I am planning a halloween party for about 4 of her friends so I can meet them and their parents - I'm new to the area so need a few Mum friends too. I do think it is mine and her teachers job to help her make friends. I think the only way the teacher can do this is by making sure everyone is respectful and gets the chance to play with different children at different activities in the day while she gets through the curriculum. We're quite enjoying doing the jolly phonics sheets we've been given.
Can you invite a few friends over to play? Do you get the chance to chat with other parents at the school gate? They might think the same of their kids. The teacher always has a class of 30, you have the opportunity to give DS some friend making time away from school. Can he join a club? Dance or football?

TeamEdward Fri 14-Oct-11 21:33:54

Message withdrawn at poster's request.

Harecare Fri 14-Oct-11 21:35:23

Are you sure you aren't worrying over nothing though? Just because he can't tell you who his friends are it doesn't mean he doesn't have any. Is he happy going to school? Is he happy when you pick him up? If he isn't then you can worry, but if he's happy but just doesn't know the other kids names yet (like my DD) I really wouldn't worry.

redskyatnight Fri 14-Oct-11 21:36:37

If your DS was on his own looking miserable every day, the teacher would have noticed. He's not. He'll have to do some activities in groups (so will be "forced" to interact with other children), will sit with different children at lunch etc. Lots of school have friendship benches, or appoint older children as play leaders to encourage children who are feeling left out to join in at playtimes - does your school do anything like that?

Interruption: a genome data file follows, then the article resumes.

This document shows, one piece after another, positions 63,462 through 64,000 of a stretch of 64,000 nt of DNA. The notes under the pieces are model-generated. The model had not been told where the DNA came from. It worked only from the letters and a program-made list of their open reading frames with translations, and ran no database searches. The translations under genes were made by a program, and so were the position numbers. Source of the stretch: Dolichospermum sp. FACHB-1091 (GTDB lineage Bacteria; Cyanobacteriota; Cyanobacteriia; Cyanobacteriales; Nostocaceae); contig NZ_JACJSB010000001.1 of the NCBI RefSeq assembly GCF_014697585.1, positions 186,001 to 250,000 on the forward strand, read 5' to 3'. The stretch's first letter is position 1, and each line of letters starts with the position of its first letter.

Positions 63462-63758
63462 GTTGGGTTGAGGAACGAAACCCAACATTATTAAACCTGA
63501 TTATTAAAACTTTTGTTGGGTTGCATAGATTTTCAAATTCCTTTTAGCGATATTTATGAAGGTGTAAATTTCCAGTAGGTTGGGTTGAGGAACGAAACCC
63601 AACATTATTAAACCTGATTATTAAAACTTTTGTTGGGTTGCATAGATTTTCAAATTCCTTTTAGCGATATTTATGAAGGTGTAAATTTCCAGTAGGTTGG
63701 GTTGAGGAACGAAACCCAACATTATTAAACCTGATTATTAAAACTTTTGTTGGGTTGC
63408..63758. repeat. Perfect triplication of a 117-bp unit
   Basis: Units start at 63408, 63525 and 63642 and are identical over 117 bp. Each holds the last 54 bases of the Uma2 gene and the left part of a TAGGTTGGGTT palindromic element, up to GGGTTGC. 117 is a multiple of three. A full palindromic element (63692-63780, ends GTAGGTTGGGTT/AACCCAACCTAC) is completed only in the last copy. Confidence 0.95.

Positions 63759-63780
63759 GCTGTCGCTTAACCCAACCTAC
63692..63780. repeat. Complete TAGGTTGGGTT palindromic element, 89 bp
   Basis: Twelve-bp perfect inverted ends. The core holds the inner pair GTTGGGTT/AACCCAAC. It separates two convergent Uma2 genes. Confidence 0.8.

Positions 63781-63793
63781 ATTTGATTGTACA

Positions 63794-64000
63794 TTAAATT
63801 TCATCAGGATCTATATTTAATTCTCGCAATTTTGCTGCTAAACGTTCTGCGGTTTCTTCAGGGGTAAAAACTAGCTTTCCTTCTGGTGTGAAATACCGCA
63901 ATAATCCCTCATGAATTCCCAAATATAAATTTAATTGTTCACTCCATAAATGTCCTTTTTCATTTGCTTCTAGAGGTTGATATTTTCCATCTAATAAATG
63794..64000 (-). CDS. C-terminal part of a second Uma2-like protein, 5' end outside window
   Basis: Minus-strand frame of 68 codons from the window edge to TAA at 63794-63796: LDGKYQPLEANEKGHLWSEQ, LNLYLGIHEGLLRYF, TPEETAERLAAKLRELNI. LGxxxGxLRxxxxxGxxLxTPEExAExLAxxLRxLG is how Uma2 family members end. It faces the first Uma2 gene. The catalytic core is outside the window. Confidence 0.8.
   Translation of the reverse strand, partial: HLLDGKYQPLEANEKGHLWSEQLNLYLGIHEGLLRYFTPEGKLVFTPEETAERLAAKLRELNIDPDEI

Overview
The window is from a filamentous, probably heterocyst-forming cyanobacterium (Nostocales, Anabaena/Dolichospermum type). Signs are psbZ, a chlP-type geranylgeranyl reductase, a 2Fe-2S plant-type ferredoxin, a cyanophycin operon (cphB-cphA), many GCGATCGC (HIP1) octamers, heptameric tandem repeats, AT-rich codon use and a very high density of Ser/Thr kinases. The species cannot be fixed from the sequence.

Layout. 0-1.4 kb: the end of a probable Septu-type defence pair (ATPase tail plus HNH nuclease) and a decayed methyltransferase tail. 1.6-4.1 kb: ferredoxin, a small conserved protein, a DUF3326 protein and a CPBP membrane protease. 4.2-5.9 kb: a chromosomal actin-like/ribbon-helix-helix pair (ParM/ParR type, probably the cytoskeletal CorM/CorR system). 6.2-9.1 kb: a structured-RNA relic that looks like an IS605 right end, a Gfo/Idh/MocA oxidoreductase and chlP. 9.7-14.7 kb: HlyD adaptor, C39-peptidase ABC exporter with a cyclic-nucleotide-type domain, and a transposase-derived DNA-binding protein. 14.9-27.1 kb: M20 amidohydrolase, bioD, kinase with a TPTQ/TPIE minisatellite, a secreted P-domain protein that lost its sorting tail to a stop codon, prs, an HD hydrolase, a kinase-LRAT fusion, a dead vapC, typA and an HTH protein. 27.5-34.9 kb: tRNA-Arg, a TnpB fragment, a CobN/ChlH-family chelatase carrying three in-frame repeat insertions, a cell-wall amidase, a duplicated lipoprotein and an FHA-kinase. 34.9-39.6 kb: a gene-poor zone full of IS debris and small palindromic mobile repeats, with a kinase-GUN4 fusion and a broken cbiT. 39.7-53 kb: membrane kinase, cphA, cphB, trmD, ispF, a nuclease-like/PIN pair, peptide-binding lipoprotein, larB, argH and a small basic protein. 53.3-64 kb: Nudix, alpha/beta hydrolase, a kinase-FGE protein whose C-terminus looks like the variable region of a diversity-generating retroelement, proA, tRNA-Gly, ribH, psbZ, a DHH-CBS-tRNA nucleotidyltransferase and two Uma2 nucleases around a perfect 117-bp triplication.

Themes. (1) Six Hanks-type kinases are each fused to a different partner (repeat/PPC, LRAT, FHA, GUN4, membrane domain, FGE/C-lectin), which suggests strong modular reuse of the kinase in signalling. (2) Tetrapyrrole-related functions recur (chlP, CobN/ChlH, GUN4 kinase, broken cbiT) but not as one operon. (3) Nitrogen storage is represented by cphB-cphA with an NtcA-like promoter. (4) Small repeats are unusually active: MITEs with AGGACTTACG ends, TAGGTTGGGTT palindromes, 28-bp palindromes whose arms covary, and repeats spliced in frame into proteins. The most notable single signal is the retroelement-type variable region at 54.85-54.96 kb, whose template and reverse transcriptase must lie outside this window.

Lots of children can't write their own name when they start Reception - my DS couldn't and it was one of his first targets when he started - I think this is also fairly common. I suspect you are over worried that your son does not have any friends or is being ignored whereas the reality is he is perfectly fine, he doesn't have any particular friends yet but the teacher is not worried about him from a social point of view - so she's focusing on first steps of things he can do academically.

dannyblanchflower Fri 14-Oct-11 21:38:55

Functionally illiterate due to not writing their name in the first term of Reception - I've heard it all now hmm.

Where else but MN?

MrBloomsNursery Fri 14-Oct-11 21:45:42

TBH, I think nursery is the best place for a child to develop social skills, and you chose to take him out of nursery because he "wasn't mixing" with other children, so you didn't really give him a chance. If you had stuck at it, he would have settled in eventually. At the same time, I think some children are either social or not. Maybe he doesn't want to socialise?

I think school isn't a place for teachers to push social skills. I was quiet throughout school and none of my teachers forced me to mix or talk out loud.

Well it's a no win situation really for the teacher- you have parents on one end of the spectrum saying teachers don't teach enough academia, and then others like you saying they don't teach social skills. I think writing is very important at that age. Maybe you could get him to join a club or something so he can meet and socialise with other children his age?

lecce Fri 14-Oct-11 21:49:23

troisagarcon I'm sorry, I can't agree that it is not a school's job to socialise a child and I do think it is the most important role it plays with reception age children. For reasons beyond my control we have not been able to provide as much social interaction for ds as we would have liked - I really don't like the implication from you, and a couple of others, that we are remiss as parents for this. What do other working parents do? Of course I don't want him to be illiterate but I see no reason why he should be just because he has not been drilled into writing his name yet, unlike so many others of his age.

Madmartigan thanks, we have already had advice from MN on how to encourage him to write and he has progressed hugely over the summer - before then all he had ever done was scribble grin.

I probably am being silly over this, I just didn't expect to get such a negative vibe from the teacher of such a young child, so early on in the academic year. I suppose I think he's the bees' knees and am a little shock that she didn't seem to think so grin